China's Lost Generation

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Rian Dundon / Atlaspress

Mao Ce waits for friends outside an apartment block during a trip to Beijing.

Like many young people in Changsha, Mao Ce has great difficulty discussing his future. "I feel that my life is like a wind, blowing quickly and changing direction often," he says. "I have no plan for my future, and I don't want one. I never think about my future." Twenty-four-year-old Mao's comments are not reflective of some melancholic post-teen pouting — his feelings of resentment and despair are commonplace among the young adults of Changsha.

A warren of hastily built cement blocks sliced by grand new boulevards and glass high-rises, Changsha — China's 19th largest metropolis — is immersed in the din of construction and the grey pallet of soot and smoke common to the cities of a booming China. Mao Ce's city is a rough and tumble place, and he and his cohort occupy a unique place in modern Chinese history. Products of China's vigorously enforced one-child policy, twenty-somethings like Mao feel that they've been left to shoulder the mistakes of their government even as they adapt to a society that is transforming at an overwhelming pace. Having missed out on the life guarantees of their parent's generation (job placement and social safety net) they're also alienated from the relative freedom enjoyed by those just a few years younger than they are. "You see my girl here", Mao Ce gestures to his young girlfriend sitting across the table. "She is only a little younger than me, 20-years-old, but already between her and her friends and me and my friends there is a huge difference. They are much more open in their thinking and view of the world."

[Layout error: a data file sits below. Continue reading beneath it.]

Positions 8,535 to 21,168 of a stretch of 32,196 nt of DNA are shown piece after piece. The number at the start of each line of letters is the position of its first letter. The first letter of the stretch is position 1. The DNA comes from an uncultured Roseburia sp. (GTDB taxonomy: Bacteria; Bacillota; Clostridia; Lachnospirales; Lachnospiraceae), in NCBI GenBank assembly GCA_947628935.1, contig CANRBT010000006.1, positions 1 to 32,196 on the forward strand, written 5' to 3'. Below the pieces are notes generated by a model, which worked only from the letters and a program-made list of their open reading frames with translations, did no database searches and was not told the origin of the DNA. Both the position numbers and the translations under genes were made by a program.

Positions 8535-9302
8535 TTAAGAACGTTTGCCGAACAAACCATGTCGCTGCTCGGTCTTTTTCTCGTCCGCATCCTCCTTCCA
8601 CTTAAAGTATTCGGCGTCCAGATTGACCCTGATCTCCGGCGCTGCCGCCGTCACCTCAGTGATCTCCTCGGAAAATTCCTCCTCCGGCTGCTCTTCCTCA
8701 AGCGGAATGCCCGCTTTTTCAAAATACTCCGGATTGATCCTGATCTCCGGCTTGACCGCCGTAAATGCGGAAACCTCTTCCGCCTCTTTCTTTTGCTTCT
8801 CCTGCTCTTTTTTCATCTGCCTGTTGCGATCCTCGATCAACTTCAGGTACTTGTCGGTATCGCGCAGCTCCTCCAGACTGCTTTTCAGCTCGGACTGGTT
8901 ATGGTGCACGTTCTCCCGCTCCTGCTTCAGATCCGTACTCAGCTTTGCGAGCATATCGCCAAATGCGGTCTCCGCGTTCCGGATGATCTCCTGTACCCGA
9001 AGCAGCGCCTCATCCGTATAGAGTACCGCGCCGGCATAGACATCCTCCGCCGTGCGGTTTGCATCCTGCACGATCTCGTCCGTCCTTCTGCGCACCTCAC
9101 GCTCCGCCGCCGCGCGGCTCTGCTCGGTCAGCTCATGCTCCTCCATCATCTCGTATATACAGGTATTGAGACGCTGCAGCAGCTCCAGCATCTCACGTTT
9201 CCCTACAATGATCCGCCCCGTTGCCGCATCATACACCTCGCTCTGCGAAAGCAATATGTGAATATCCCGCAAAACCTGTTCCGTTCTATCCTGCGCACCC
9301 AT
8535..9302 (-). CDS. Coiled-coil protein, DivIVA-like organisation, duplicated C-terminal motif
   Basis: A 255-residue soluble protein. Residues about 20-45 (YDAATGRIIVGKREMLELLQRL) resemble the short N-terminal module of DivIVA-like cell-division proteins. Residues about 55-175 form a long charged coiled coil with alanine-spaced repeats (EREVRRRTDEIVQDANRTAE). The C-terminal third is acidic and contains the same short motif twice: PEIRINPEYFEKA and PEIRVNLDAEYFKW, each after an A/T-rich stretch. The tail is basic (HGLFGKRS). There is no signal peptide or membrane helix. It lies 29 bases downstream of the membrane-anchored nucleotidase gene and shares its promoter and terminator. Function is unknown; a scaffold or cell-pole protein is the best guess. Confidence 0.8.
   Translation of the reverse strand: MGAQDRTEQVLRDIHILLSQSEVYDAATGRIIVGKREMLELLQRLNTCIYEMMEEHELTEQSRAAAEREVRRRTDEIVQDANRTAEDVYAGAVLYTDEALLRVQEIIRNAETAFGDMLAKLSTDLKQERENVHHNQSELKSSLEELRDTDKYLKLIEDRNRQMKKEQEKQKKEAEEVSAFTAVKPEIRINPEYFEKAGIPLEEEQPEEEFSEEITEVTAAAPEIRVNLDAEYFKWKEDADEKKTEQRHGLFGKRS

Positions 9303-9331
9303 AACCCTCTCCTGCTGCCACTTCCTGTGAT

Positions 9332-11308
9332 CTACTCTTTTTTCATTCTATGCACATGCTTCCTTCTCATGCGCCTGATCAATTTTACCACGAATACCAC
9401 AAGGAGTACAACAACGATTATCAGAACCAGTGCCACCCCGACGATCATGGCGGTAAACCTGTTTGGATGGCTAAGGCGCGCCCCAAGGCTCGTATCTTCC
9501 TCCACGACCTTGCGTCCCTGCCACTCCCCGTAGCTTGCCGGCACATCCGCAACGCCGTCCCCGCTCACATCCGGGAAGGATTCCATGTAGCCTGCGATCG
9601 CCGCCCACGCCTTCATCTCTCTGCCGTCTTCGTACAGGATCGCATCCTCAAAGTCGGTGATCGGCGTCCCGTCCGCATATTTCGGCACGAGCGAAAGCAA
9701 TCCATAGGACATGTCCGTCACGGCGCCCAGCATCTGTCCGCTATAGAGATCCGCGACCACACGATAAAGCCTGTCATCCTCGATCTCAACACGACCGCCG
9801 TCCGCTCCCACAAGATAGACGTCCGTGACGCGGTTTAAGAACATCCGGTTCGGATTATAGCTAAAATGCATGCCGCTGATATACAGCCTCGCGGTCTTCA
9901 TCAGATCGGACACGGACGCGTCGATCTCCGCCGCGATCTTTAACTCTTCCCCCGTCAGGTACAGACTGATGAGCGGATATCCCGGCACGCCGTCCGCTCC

Mao Ce has never been employed. A high-school dropout, he has almost no chance of landing a good job in the education-obsessed marketplace of modern China. His parents divorced when he was a child, so he lives with his father and grandfather in a sixth floor walk-up in a crumbling, Soviet-style apartment block near the center of this ancient metropolis. Mao's father owns the apartment, a sign of his moderate success in international trade. But as solid as his living situation is, Mao Ce, and others like him, can feel left behind in today's China where freedom of opportunity has created an overwhelming pressure to succeed. "You know, this is the People's Republic of China but we are not a republic." Mao says, "A republic is where somebody doesn't need to pay for food if they are hungry. Where we treat each other like brothers even if we aren't from the same family. Where we respect each other. Right now people are not like that. They just care about themselves, just want to make more money. Most people only think about their own life, their own stuff, their Adidas, their Nikes."

Mao Ce and his friends, along with many of the other young people of Changsha, remain in a state of postponed adulthood. Unemployed and disaffected, they have embraced a kind of blissful ambivalence towards life as they float between parties, drugs, and a sexual freedom unknown to their elders. Some run small businesses — DIY music venues, tattoo parlors, head shops. Mao Ce himself occasionally gigs as a DJ, but in a city as localized and provincial as Changsha, he has few prospects for making a career of it. "I have no wishes or dreams", he says. "When I was young I had dreams but not anymore. Maybe now I am more honest."